Coronavirus Myths – Fake or Fact
Unhealthy advice: don’t fall for fake news
At normal times, fake news is usually just an annoying distraction, although it can sometimes have serious consequences. But these aren’t normal times, and a lot of the fake health stories flying around the internet could be deadly, as desperate people go to extreme lengths for something that will prevent or cure COVID-19, the disease caused by the new coronavirus.
Below, we’ve rounded up some of the coronavirus fake news that has been doing the rounds via email, WhatsApp or messageboards. Some of the messages can be very convincing, especially if someone you trust sends you something that they think is genuine.
No matter what you or your children read or hear, we would always recommend that you only listen to health advice about COVID-19 (or indeed any health matter) from reputable sources, such as these pages for the World Health Organization, the NHS and the Government:
There are also plenty of excellent fact-checking organisations around now, and many are doing great work to try to keep up with the hundreds of coronavirus stories that are being passed around. Here a couple of the best:
5G has caused the coronavirus pandemic
One of the most unusual but most widespread conspiracy theories about the new coronavirus is that the installation of 5G mobile phone masts is responsible for the pandemic. In the UK, Netherlands and other countries, 5G masts have been attacked or burnt down, and the conspiracy has been given some credibility by a few irresponsible newspapers. However, it is 100% impossible for radio waves to transmit a virus, and this conspiracy makes about as much sense as saying that the microwave in your kitchen can give you the flu. As 5G is a very new technology, it’s still only being used in certain cities in a few dozen countries, but the coronavirus has infected almost every country on Earth.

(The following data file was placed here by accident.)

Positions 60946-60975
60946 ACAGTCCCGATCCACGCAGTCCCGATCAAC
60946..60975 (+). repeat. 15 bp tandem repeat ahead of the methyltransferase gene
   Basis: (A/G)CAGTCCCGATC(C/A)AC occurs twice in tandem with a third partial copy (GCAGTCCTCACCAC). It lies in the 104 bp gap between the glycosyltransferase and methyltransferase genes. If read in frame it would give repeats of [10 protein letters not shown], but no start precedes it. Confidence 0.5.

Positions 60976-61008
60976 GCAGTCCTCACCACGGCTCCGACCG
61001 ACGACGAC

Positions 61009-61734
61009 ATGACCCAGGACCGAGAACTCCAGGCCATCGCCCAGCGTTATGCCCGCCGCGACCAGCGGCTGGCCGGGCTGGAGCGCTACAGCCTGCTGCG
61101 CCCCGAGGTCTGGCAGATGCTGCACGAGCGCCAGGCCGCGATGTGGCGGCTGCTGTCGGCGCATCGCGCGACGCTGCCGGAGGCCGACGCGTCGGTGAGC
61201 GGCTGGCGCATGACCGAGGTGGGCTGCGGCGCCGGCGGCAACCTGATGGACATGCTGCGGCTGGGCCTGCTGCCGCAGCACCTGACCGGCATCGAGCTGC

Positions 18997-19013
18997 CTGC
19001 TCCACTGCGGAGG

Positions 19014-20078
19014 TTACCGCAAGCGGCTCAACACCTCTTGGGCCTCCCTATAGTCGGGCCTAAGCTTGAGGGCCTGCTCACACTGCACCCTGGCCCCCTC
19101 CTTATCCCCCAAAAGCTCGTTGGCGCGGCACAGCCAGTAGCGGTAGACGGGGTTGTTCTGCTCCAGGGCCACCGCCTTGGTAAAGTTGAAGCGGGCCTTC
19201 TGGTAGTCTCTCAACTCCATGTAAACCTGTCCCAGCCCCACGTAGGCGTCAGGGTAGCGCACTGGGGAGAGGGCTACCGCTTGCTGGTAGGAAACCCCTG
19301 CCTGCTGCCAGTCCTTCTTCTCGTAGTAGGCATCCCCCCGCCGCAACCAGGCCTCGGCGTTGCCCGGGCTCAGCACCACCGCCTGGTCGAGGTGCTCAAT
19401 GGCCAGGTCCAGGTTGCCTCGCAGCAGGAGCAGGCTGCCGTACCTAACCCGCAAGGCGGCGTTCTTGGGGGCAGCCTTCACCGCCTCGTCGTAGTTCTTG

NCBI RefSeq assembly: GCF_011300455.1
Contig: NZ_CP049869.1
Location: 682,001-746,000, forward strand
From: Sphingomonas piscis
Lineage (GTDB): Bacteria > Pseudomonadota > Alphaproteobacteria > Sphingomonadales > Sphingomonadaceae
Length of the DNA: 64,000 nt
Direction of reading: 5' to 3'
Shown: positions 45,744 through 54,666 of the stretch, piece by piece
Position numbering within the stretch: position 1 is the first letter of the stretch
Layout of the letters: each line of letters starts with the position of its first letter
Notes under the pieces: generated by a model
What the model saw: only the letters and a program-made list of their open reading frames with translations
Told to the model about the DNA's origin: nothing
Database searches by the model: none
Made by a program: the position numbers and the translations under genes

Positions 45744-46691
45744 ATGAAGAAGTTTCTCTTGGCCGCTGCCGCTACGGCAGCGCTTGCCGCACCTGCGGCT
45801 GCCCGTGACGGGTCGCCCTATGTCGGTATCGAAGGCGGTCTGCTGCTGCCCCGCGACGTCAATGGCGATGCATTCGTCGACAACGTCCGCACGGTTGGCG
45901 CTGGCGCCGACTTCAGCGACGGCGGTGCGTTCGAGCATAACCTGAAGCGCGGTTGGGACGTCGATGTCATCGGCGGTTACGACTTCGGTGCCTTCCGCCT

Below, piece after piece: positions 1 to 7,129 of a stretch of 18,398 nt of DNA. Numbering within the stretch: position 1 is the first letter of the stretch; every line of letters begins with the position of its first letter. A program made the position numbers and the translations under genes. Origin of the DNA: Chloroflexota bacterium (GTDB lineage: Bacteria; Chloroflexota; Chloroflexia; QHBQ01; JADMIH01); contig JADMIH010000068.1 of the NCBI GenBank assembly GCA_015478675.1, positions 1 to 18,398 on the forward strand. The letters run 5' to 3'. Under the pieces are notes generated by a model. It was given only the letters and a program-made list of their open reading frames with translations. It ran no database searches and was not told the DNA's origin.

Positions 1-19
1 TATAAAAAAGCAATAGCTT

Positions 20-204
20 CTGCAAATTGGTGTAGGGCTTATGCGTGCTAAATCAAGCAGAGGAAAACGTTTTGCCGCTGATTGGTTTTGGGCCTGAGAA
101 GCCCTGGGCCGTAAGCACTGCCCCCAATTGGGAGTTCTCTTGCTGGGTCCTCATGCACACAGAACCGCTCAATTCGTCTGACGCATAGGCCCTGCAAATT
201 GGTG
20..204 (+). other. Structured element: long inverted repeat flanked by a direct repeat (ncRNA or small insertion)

Flies can transmit the virus
Flies can carry lots of bacteria, fungi and parasites, so it’s a good idea to try to keep them out of your home, and especially away from your food, but so far there is no evidence at all that they can carry or pass on the coronavirus that causes COVID-19.
Shining UV lamps on your hands and skin can kill the virus
One theory that was even repeated by US President Donald Trump is that ultraviolet (UV) light can kill the virus. Although there is some truth to this, the type of UV light that can kill the virus, UVC, is spectacularly dangerous for the human body. UVC lights are used in places like hospitals to disinfect equipment, but all types of UV light can be harmful to the skin and eyes, and are the reason why we’re all told to wear suncream in the summer, to prevent UV light from giving us sunburn and cancer. Sunbeds use UV light, and health authorities warn that they increase your risk of developing skin cancer. Also, most UV lights that you can buy don’t produce UVC, so won’t kill the virus but will harm your health. The World Health Organization says that good old-fashioned soap and water are still the most effective way of killing the virus.
Putting hot peppers in soup is a cure